NAFCU Board, Fed Gov. Powell cover CU issues, condition

first_img 3SHARESShareShareSharePrintMailGooglePinterestDiggRedditStumbleuponDeliciousBufferTumblr NAFCU Board members met with Federal Reserve Board Gov. Jerome Powell Thursday and shared their views on a wide range of credit union issues – including the regulatory burden, CFPB oversight and the 2014 NAFCU Report on Credit Unions – during the association’s 22nd annual meeting at the Fed.The morning meeting also included NAFCU President and CEO Dan Berger and other senior staff.NAFCU Board Treasurer Jeanne Kucey, president and CEO of JetStream Federal Credit Union in Miami Lakes, Fla., discussed the financial condition of the credit union industry. She noted that credit union’s capital levels are improving and that net worth growth of 7.1 percent far exceeded asset growth of 4.5 percent in June. She also discussed how credit unions’ loan portfolios are growing and said asset quality has returned to pre-crisis levels.Jan Roche, NAFCU Board member and president and CEO of State Department Federal Credit Union based in Alexandria, Va., discussed the credit unions’ use of Federal Reserve services. She noted findings from the 2014 NAFCU Report on Credit Unions revealing that credit unions’ use of the Fed’s services to financial institutions showed Fedwire Funds Service and the Fed Discount Window services were among the most widely used services. She also noted from the report that more than 68 percent of survey respondents felt that Fed services were either “competitively” or “very competitively” priced.NAFCU Board Member Martin Breland, president and CEO of Tower Federal Credit Union in Laurel, Md., discussed various legislative issues with Powell, including NAFCU’s top legislative priority: the credit union tax exemption. Breland also discussed regulatory relief, data and cybersecurity, housing finance reform and member business lending. When discussing what he thought were the top regulatory burdens for the industry, Breland cited CFPB’s mortgage rules and redundant privacy notices. continue reading »last_img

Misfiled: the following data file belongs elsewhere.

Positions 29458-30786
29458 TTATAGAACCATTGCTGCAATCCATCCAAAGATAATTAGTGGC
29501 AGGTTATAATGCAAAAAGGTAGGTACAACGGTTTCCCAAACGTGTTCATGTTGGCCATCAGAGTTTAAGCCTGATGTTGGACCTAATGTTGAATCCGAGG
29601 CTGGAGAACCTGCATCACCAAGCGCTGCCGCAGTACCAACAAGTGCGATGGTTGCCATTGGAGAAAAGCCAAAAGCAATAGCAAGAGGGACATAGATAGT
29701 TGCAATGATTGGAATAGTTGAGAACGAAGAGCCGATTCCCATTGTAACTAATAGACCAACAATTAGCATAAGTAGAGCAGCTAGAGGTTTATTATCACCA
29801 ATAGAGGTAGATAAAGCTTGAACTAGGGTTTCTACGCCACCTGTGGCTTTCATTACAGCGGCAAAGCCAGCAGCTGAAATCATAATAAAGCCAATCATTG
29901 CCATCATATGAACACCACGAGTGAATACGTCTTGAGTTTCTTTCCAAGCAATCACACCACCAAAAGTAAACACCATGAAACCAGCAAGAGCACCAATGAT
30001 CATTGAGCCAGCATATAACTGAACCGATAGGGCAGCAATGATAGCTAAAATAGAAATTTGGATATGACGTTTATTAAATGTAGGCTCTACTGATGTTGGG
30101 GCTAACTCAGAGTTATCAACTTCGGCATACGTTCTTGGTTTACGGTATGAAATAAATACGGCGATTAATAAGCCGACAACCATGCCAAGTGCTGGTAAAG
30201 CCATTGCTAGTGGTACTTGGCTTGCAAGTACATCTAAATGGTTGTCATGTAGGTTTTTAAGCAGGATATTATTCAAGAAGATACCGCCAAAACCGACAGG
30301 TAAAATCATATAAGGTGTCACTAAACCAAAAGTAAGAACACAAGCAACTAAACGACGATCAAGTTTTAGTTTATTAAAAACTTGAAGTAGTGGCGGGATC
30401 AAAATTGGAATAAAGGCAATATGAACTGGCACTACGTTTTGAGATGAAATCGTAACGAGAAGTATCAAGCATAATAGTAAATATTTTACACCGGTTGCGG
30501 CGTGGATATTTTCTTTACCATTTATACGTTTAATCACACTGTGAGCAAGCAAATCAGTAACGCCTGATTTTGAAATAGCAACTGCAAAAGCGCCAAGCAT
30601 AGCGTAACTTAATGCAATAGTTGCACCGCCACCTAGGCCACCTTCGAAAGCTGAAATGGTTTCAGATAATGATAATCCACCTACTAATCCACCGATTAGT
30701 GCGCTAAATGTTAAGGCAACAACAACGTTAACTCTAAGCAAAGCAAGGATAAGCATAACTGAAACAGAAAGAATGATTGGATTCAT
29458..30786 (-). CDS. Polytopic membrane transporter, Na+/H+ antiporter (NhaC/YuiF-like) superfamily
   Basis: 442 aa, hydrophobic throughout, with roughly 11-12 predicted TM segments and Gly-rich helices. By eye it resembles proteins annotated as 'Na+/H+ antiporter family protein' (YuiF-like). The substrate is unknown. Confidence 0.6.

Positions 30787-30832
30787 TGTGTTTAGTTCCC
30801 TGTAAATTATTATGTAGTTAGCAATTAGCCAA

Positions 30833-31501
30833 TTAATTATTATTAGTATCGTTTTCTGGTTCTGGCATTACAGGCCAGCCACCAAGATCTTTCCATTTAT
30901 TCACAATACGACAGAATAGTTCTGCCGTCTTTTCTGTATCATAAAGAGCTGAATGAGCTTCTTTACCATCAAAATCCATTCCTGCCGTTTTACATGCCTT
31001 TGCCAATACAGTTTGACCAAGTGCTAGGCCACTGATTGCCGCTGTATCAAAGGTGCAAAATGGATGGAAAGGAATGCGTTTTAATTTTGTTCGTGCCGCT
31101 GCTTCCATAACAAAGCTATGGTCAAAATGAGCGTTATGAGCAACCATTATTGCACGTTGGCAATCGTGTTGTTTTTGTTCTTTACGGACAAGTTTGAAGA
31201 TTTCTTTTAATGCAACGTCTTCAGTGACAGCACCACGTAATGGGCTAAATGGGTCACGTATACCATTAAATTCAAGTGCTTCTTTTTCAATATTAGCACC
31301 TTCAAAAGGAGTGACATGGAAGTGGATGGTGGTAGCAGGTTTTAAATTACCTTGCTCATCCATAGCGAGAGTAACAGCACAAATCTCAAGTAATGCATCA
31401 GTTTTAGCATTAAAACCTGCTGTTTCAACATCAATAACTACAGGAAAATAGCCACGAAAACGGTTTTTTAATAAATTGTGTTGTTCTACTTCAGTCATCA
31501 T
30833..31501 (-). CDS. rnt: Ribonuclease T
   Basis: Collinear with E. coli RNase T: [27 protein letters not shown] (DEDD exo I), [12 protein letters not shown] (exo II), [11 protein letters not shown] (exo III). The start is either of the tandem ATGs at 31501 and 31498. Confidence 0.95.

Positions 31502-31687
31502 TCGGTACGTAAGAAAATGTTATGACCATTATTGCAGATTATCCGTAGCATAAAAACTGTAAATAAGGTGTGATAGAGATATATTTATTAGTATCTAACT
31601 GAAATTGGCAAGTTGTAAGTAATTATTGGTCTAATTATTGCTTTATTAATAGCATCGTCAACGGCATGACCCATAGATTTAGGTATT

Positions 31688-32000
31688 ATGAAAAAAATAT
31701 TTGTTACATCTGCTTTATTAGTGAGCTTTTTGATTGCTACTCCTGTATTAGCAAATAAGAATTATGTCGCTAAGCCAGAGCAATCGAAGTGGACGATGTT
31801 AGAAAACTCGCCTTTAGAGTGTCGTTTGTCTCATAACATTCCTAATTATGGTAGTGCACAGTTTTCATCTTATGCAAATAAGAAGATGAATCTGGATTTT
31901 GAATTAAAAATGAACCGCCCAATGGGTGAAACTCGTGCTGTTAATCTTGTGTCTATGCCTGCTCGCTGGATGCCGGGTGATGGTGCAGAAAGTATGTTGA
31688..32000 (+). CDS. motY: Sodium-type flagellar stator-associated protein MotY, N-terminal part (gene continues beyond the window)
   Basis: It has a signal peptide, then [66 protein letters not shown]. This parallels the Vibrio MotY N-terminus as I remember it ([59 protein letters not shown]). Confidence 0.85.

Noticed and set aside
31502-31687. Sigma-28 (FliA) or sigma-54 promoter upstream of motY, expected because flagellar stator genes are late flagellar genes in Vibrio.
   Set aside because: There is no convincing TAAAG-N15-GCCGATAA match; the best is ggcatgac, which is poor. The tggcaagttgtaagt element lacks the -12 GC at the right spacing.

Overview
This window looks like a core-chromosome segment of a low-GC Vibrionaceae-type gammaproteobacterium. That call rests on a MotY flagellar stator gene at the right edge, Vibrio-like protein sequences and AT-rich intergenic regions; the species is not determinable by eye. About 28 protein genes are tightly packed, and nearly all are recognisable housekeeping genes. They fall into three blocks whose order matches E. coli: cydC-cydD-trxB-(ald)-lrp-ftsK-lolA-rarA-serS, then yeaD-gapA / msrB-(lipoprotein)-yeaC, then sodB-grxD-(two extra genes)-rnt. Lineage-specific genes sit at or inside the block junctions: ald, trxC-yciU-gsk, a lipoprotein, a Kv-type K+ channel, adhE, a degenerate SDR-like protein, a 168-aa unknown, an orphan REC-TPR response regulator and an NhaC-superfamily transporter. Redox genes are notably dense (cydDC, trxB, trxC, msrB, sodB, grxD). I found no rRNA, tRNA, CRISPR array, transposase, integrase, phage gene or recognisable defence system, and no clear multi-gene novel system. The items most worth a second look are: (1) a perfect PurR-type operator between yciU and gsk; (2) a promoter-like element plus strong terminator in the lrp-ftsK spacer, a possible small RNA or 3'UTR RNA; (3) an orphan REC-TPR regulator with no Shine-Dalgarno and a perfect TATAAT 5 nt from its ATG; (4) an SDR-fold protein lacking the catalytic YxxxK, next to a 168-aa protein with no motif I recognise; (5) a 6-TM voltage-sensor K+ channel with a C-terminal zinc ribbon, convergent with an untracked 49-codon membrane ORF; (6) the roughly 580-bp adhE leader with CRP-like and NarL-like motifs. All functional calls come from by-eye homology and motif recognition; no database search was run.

Leave a Reply

Your email address will not be published. Required fields are marked *